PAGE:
Why is it so hard for the deaf to deal with admitting they are alcoholics ordrug addicts which is an impediment for recovery? Why is it so hard for them tostay sober once they have achieved it for a few weeks or months? What do youthink the main reasons are? Having worked with the deaf for over 30 years I willtry to answer these questions and research other aspects of the deaf culture,their mode of communication and alcoholism. Although it may seem thatcommunication is an aspect of every culture, two of the unique features are thatthere is not always a common language between parents and child, and there is nowritten form of the language. Thus, the deaf culture becomes unique, and throughthis uniqueness, they become isolated both from their peers and the hearingpopulation. According to Marie Egert Rendon in her article, Deaf and Alcohol andSubstance Abuse “Substance abuse is a sensitive issue about which the deafcommunity does not yet feel comfortable talking.Order now
For many with in the community,it remains a moral issue; the denial of pathological drinking is very strong. “(Rendon, 1992) Isolation is a well-known stressor and the denial of alcohol usein the family unit has long existed in the deaf community. The family structuresand the cohesiveness of the family in their form of communications is a factorthat must be considered. The deaf have had limited or strained access to theirown cultural rights.
They have been denied the right to their own language,their own community groups, and even have limited access to the majority culturebecause of communication barriers. Because of the sense of oppression, isolationhas perpetuated the denial process. In addition, language, family, friendships,and services available to the deaf culture and native language have manyinnuendoes. “Since the deaf culture is built around the language that the deafpeople use- American Sign Language (ASL)- the culture is rarely accessible tothe hearing world, due to the difficulty of mastering ASL.
” (Rendon, 1992)Family communication includes several dimensions, among them the mode, contentand structure of communication. Mode of communication is frequently raised indiscussions about communication within families having a deaf member. Communication mode use refers to the use of speech, sign, or some other methodof face- to-face communication. (Kluwin, 1990) Because of these barriers andother misunderstandings, alcohol and drug recovery treatment programs remaininaccessible. In addition to the recognition of communication difficulties,alcohol and drug service providers need to be acknowledgeable about deafcultures, sensitive to the deaf issues, and aware of preferred methods ofcommunication, including the use of interpreters, both in treatment programs andin recovery groups.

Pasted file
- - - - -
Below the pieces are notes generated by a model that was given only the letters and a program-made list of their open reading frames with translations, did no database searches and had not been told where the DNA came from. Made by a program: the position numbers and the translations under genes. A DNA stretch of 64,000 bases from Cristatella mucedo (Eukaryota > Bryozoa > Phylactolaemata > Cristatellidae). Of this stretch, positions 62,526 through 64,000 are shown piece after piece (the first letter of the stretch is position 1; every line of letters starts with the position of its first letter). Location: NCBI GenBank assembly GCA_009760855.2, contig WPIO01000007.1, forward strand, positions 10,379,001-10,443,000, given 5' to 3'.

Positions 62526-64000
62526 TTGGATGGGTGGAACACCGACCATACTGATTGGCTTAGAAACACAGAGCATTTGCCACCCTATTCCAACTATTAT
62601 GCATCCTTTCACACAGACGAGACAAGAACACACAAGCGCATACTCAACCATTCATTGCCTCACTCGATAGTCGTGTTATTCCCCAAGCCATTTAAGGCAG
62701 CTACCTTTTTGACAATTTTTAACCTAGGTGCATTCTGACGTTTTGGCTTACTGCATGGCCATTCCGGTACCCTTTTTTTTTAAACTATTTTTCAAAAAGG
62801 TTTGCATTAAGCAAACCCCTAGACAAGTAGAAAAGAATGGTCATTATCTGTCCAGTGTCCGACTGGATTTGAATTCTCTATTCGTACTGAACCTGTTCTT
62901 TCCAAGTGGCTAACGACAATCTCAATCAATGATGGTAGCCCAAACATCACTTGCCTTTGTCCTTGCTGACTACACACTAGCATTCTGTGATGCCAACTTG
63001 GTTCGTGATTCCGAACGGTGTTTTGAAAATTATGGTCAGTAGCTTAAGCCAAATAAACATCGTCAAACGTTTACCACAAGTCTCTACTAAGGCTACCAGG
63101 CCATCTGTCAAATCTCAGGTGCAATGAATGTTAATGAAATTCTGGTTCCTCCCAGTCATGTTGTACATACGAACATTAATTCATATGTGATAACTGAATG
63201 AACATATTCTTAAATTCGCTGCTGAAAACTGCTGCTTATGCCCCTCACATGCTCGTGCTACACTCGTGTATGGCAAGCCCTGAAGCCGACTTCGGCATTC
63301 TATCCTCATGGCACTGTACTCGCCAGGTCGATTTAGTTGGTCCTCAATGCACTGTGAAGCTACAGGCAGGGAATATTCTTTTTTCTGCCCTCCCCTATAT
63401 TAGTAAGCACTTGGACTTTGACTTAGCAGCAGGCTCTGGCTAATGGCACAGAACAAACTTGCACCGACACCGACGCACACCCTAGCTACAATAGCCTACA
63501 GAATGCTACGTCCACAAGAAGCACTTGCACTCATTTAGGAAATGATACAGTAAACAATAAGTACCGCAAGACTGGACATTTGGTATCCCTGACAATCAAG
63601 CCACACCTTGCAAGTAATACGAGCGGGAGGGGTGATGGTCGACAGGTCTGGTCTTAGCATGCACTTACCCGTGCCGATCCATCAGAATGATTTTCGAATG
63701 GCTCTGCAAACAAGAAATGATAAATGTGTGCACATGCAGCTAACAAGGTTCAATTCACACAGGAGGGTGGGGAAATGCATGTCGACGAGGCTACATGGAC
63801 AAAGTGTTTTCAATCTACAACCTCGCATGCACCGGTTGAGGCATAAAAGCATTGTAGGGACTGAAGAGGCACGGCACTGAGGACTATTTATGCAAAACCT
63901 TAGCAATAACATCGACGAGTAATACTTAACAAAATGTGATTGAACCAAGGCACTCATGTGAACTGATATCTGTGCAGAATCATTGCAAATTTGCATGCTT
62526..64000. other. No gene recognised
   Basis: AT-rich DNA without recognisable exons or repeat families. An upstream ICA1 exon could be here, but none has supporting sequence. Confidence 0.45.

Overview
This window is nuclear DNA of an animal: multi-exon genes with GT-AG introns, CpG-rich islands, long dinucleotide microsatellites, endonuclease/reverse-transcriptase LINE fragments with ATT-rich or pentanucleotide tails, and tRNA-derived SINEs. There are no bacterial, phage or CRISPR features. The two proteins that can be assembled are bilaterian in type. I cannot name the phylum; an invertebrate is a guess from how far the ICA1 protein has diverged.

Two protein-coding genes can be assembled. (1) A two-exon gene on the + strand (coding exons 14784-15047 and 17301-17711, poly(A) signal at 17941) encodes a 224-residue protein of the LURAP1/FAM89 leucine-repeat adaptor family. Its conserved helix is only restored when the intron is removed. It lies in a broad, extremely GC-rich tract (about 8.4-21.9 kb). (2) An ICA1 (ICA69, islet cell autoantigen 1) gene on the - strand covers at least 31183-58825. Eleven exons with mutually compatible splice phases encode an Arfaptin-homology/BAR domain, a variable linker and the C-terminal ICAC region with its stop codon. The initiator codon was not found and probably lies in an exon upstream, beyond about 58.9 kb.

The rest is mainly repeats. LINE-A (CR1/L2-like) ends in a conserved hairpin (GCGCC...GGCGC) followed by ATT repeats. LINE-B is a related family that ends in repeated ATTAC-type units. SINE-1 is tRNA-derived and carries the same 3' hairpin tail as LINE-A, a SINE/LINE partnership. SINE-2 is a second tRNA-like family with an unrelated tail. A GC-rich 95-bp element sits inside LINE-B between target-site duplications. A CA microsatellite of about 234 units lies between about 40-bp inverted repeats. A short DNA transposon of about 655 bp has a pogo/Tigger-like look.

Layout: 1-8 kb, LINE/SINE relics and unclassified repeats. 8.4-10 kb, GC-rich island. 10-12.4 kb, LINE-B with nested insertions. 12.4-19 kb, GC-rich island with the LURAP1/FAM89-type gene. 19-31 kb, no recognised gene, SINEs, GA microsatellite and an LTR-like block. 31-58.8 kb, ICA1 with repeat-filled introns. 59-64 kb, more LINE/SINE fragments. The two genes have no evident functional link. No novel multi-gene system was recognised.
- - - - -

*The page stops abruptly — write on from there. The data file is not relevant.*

(Luetke-Stahlman, 1994) One of the biggest problems is thatthe deaf do not have sobriety long enough to be of help to other deaf people. Although that is beginning to change most are still dependent on the hearing toa degree. As the years go on the length of sobriety continues to grow. Theproblem of alcohol and substance abuse in the deaf community is a reality. Theculture of the deaf often provides a shelter and a barrier to recovery byencouraging isolation and denial. Little by little, information and educationare bringing members of the deaf community into treatment programs and, thus,the cycle of repeated alcoholism can be broken.
There are treatment programsthat are specifically designed to serve the deaf, and there are programs thathave some services for the deaf. However, this breaking down of the isolationand denial barriers requires continued efforts on behalf of a community alreadystretched to its limits. The deaf alcoholic or drug-addicted individual canachieve recovery only when advocacy promoting and achieving accessibility is thereality and not the rarity. When the deaf community openly admits thatregardless of culture, race, or creed, alcoholism and drug abuse affects allcultures and that recovery is a right for everyone. It is not a stigma, and itis definitely not a moral issue. This is a lesson we need to be aware of and beof service to the deaf population.
There are many more AA groups in the greaterLos Angeles area today than ever before. The deaf community is still somewhatuntrusting of the hearing community even in the closeness of the AlcoholicAnonymous home groups. It has been my experience that the deaf meeting that havebeen held for the deaf only have not faired as well as the meeting with moresobriety and with a regular ASL interpreter. There are still not enough meetingsas the hearing, but great improvements are being made.
BibliographyRendon, M. , (1992) Deaf Culture and Alcohol and Substance Abuse. Journal ofSubstance Abuse. Vol.
9, pp. 103-110 Kluwin, T. , (1990) Communication inFostering Cohesion in Families with the Deaf. Journal of American Annals of theDeaf.
Vol. 139, No. 3 Luetke-Stahlman, B. (1994) Social Interactions with Regardto Students who are Deaf.
Journal of the American Annals of the Deaf. Vol. 140,No. 3 Duff, J. , (1981) The Truth About Drugs. Los Angeles, California: BridgePublications, Inc.